As the #MeToo movement gains momentum on social media in India, seven women have written to the Times of India, accusing Hyderabad Resident Editor KR Sreenivas of sexual misconduct and asked that he be terminated from employment. Several women have accused him of sending lewd messages, making sexually laden gestures, mentally torturing them and touching them inappropriately.
The petition details the accounts of the seven signatories, which ranged from innuendo-laced messages to isolating them when they complained about his behaviour, ensuring their careers took a hit. The petition attached screenshots and annexures, where each survivor described the trauma inflicted on them, and in almost all cases there was a clear power dynamic at play — Sreenivas was in a position of power and could easily put an end to their careers.
Journalist Sandhya Menon had first taken to Twitter to slam KR Sreenivas. She says in the petition, “In the case of Sandhya Menon, once she complained and he was informally informed of it (a violation of the Prevention of Sexual Harassment at the Workplace Act, and/or Vishakha guidelines, 1997 – as applicable) he did everything he could – in use of his power and authority as superior – to indirectly intimidate and traumatise her, till she refused to come back to work after her maternity leave.”
In one incident, a woman who interned at the Goa bureau of Times of India, where Sreenivas was the Resident Editor, has written that he would constantly ask her out or would try to make plans with her, but she turned him down each time. She has written her experience in detail to BCCL.
“One time, he invited her to a party, and she agreed because other colleagues would be present. But he went on to dance suggestively and gyrated close to her suggestively by thrusting forward, making her uncomfortable. When he understood his advances were not welcome, he promptly isolated her professionally, ensuring her career got stuck in a rut,” the petition said about one of the signatories.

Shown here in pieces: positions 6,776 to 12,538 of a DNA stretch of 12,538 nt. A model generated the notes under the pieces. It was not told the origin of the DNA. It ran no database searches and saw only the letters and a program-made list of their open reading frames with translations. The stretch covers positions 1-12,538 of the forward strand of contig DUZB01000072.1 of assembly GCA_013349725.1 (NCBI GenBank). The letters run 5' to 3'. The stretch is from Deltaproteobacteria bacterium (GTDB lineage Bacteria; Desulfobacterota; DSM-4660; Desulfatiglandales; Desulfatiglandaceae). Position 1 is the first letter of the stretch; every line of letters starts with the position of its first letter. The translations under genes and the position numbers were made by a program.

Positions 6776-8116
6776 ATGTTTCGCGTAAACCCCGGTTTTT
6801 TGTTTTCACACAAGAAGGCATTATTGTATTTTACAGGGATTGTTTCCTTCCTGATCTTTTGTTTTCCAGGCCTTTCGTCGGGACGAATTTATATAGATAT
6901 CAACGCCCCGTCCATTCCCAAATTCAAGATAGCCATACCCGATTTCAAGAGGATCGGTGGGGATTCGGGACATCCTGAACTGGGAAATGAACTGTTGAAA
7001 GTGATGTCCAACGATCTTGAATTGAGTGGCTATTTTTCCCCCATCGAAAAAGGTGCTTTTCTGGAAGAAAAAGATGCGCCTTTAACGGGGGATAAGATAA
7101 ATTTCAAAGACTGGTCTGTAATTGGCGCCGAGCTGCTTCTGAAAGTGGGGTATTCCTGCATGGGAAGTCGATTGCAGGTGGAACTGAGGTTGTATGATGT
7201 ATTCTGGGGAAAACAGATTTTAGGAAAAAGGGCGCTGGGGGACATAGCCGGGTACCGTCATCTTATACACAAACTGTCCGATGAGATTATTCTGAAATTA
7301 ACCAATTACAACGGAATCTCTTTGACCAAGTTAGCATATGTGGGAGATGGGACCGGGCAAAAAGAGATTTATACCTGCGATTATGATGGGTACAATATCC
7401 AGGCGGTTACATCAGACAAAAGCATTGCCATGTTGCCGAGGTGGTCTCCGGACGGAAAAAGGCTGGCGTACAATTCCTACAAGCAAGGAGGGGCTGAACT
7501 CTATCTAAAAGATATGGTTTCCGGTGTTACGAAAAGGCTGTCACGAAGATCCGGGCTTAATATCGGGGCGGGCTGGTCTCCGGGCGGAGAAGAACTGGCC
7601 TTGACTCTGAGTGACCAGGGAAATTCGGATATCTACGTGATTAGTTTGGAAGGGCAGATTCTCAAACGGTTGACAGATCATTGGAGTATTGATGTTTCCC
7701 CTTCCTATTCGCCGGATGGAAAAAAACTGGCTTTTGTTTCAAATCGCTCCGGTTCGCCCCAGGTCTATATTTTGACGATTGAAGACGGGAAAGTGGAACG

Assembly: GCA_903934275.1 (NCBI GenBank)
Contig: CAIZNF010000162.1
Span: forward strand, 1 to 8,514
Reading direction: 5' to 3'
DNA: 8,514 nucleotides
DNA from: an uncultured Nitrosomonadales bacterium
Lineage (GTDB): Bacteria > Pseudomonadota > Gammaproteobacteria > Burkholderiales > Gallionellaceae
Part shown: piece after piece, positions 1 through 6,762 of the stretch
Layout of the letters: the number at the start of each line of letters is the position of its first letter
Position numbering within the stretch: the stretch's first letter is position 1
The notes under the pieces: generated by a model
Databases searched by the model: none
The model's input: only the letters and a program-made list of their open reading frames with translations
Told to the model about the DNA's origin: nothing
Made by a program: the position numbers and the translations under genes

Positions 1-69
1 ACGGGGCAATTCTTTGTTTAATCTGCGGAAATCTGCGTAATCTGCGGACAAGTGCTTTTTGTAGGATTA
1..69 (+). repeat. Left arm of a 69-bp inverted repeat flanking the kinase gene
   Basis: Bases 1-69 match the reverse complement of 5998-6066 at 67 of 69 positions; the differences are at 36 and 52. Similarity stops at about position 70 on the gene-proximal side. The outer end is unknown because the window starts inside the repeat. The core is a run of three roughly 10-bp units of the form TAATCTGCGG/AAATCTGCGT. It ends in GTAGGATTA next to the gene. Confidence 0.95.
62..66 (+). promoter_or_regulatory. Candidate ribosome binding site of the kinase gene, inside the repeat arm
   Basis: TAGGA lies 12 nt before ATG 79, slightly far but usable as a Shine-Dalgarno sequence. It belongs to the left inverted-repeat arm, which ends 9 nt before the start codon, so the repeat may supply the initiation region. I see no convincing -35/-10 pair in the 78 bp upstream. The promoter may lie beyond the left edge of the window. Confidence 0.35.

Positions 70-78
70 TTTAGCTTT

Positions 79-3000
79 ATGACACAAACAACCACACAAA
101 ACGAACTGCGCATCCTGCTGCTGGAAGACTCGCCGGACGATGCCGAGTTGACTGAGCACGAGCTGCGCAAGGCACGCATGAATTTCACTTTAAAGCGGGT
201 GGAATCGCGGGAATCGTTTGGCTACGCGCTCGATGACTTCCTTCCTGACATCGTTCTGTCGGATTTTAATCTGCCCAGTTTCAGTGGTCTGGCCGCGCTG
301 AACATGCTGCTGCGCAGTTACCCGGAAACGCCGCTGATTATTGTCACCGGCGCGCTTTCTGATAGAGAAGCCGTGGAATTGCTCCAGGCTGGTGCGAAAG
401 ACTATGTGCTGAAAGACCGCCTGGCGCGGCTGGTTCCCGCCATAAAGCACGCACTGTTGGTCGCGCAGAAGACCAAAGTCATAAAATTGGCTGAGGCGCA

In another incident, he repeatedly sent lewd jokes and messages of a sexual nature to a sub-editor in his bureau, Shatabdi Chakraborty, and he would often call her late at night and tell her he loved her.
Once, he befriended journalist Shubhakeerthana on Facebook on the pretext of some work and sent her several inappropriate messages.
Author Vani Saraswathi’s account in the petition shows how far back Sreenivas’ predatory behaviour dates. “She worked with him at another media house, and from 1995, for a few years, he harassed her. She details how when she objected to him invading her space, she was reassigned to new beats, and isolated. The pattern is evident here — he isolates the young women who protest his behaviour, ensuring their careers too are stuck,” adds the petition.
She also took to Twitter to write about Sreenivas’ predatory nature.
One of the petitioners has attached screenshots of his sexually inappropriate messages. “She also has screenshots in which Sreenivas asks her to ‘lick’ him, saying she will find his ‘taste very good’, or ‘there must be some problem with ur taste buds (sic)’. In another incident, he asked to cuddle with her, saying, ‘I hv experience, u will love it (sic)’,” reads the petition.
The seven signatories have appealed to Bennett Coleman and Co. Ltd. (BCCL) to terminate “serial predator” Sreenivas, who now works out of Hyderabad, with immediate effect. It added that the women who have spoken out against him have done so knowing how much they were putting at stake — both personally and professionally.
“His repeated predatory advances are an active threat to the psyche of women who work with him, as well as a massive deterrent to women journalists who come in with hopes and aspirations to pursue their passion. His vindictive lack of boundaries, and utter and complete disrespect of a woman as a person and as a colleague is a shocking disregard of everything that women expect from colleagues and superiors. His compulsive violation of women, their safety and peace of mind, his immense propensity to place women in extreme distress shouldn’t find even a shade of encouragement or ground to flourish and continue. This isn’t only in the interest of the women who have put their name behind this but also in the interest of all the women who may work with him in the future,” the petition concludes
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